These two stocks stand to gain as vaccine roll-out expected to take months.
AIM-traded Novacyt was one of the best-performing stocks of 2020 — as well as among the most-bought stocks on our platform — following the deployment of its kits for use in the rapid testing of NHS patients in the UK and by health authorities around the world.
Its shares jumped from 14p to 1,200p at one point in October, before settling at 850p in December after vaccine breakthroughs appeared to pour cold water on the buying frenzy. However, the shares have resumed their rise in 2021 as more contagious strains of the coronavirus keep global case numbers at high levels.
Shares are also supported by the realisation that Covid-19 vaccines will need many more months to roll out, meaning there’s no chance that testing demand will collapse any time soon. In the meantime, Novacyt is using the cash flows generated from its Covid-19 testing kits to strengthen its position across the diagnostics market.
The stock closed yesterday at near to 1,200p for a valuation of more than £800 million, although it dropped back to 1,150p today. A year-end update on trading is usually posted before the end of January, with Novacyt set to show that revenues have topped €300 million (£269 million) in 2020 compared with €13.1 million the year before.
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Its prospects in the UK have been underpinned by the government’s commitment to fund testing until March 2022, with 2021 seeing peak demand as prime minister Boris Johnson aims for millions of tests every day.
That’s also a boost for Abingdon Health, which raised £22 million from institutional investors in December to support increased manufacturing of its rapid lateral-flow test.
The AIM-traded shares were priced at 96p for a market capitalisation of £92 million, but have already risen to 127.4p. This includes a 7% gain today after the York-based company said half-year revenues jumped in line with expectations to £7.7 million, from £1.5 million a year earlier, after second quarter trading was boosted by a range of products, some unrelated to Covid-19.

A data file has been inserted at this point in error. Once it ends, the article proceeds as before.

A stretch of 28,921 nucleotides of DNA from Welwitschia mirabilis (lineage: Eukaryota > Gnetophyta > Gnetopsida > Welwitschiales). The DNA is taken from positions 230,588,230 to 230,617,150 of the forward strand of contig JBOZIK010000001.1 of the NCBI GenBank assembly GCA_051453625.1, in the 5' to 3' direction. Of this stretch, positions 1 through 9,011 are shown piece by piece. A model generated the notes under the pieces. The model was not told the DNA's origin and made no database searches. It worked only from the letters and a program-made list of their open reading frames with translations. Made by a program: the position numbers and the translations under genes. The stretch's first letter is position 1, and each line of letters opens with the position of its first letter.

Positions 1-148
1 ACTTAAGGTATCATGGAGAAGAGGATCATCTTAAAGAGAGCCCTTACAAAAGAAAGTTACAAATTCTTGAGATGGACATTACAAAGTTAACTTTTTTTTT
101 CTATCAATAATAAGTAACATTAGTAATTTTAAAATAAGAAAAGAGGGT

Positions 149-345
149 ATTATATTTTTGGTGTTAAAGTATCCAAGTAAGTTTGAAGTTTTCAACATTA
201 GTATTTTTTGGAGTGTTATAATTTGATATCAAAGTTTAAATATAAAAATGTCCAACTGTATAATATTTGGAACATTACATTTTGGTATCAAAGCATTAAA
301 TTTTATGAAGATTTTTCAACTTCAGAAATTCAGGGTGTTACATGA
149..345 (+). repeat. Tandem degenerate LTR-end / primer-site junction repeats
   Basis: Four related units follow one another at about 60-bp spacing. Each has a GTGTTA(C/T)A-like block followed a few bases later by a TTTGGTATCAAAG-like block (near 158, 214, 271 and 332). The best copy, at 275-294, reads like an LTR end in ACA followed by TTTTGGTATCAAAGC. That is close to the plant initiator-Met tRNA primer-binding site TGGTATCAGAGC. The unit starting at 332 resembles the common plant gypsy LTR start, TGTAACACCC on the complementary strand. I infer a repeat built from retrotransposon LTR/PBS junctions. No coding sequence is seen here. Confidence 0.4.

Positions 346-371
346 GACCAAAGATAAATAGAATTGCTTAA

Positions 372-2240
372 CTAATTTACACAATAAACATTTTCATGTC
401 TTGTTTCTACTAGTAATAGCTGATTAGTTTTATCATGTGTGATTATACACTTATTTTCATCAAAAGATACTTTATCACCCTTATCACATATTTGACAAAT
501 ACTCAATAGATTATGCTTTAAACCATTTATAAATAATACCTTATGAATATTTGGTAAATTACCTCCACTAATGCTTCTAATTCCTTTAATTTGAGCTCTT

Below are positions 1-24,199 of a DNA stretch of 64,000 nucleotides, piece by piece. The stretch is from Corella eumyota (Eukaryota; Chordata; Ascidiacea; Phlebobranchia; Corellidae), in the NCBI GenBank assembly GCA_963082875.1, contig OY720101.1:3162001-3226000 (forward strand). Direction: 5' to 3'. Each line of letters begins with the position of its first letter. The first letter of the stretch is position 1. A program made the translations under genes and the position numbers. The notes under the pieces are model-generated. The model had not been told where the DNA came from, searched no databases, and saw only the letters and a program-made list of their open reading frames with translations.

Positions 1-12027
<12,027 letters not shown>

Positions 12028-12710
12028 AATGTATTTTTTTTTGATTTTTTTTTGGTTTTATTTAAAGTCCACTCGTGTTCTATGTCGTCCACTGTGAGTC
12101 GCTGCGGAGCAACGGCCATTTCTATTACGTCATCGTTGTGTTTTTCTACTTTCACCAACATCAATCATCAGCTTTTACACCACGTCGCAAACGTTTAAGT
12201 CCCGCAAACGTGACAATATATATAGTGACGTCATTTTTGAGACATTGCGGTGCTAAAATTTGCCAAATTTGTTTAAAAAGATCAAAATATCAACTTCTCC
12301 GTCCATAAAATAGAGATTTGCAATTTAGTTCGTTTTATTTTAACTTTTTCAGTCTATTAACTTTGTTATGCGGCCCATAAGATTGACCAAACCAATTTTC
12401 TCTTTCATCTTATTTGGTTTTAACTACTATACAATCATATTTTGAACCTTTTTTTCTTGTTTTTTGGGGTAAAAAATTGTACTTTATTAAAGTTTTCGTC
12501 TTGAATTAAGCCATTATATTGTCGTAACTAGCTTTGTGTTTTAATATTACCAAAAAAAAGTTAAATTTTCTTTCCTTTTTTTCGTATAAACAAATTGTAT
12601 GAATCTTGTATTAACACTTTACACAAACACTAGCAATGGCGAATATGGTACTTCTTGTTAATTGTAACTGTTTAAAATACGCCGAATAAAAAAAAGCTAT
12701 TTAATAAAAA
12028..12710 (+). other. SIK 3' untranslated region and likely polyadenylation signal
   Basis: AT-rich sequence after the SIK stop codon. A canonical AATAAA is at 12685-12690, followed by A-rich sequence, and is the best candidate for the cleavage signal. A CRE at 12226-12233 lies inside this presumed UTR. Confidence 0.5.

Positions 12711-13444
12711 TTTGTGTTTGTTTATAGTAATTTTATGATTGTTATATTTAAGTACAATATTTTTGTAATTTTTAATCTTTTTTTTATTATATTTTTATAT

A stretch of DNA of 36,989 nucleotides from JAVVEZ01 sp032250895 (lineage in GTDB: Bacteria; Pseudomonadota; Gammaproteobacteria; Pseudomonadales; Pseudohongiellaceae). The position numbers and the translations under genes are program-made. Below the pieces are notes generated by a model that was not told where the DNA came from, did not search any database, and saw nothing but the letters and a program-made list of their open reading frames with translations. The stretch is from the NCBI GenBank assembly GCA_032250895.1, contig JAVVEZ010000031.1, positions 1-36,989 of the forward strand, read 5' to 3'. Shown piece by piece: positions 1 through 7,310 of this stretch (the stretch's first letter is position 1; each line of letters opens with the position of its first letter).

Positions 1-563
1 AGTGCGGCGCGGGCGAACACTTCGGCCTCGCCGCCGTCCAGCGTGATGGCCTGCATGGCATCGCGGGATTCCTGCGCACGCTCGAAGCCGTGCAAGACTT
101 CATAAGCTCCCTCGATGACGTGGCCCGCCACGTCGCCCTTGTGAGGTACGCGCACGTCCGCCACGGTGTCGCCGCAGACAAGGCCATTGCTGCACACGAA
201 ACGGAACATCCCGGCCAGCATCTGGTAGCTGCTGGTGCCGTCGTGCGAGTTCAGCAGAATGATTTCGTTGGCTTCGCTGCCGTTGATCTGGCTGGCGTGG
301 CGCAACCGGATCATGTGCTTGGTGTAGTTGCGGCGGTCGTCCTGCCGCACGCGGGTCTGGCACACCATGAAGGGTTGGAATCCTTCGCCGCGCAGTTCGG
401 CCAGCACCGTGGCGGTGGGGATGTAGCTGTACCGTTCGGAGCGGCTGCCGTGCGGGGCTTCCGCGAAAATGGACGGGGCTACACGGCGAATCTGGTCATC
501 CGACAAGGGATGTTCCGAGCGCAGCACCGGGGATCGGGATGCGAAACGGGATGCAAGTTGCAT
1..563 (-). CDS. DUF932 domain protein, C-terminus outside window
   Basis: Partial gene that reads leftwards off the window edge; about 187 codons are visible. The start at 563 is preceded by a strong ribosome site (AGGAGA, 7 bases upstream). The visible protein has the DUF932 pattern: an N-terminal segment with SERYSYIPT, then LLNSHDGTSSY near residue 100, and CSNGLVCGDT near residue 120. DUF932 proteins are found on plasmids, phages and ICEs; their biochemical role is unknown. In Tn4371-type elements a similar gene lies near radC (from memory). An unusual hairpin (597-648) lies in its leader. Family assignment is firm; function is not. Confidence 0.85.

Alongside its consortium partners, including Omega Diagnostics (LSE:ODX), the company said it delivered one million AbC-19 rapid antibody tests to the Department of Health on 8 January.
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The antibody test, which uses a small drop of blood from a finger-prick, is administered by healthcare staff and shows results in 20 minutes without the need to send a sample to a lab.
The tests can help to build a picture of how the virus has spread throughout populations, which will be crucial in the understanding of immunity to Covid-19. They can also assist in establishing the effectiveness of vaccines.
Given that information from mass testing will be critical to managing current and future outbreaks of Covid-19, the company is working with commercial and academic partners to build the datasets around the use case of the test alongside vaccines.
Production rose August, with the proceeds of December’s flotation expected to lead to a boost in manufacturing capacity while the company seeks regulatory approvals in 27 territories. Abingdon has been in contact with the US Food and Drug Administration, including data on the performance of its rapid test versus polymerase chain reaction testing.
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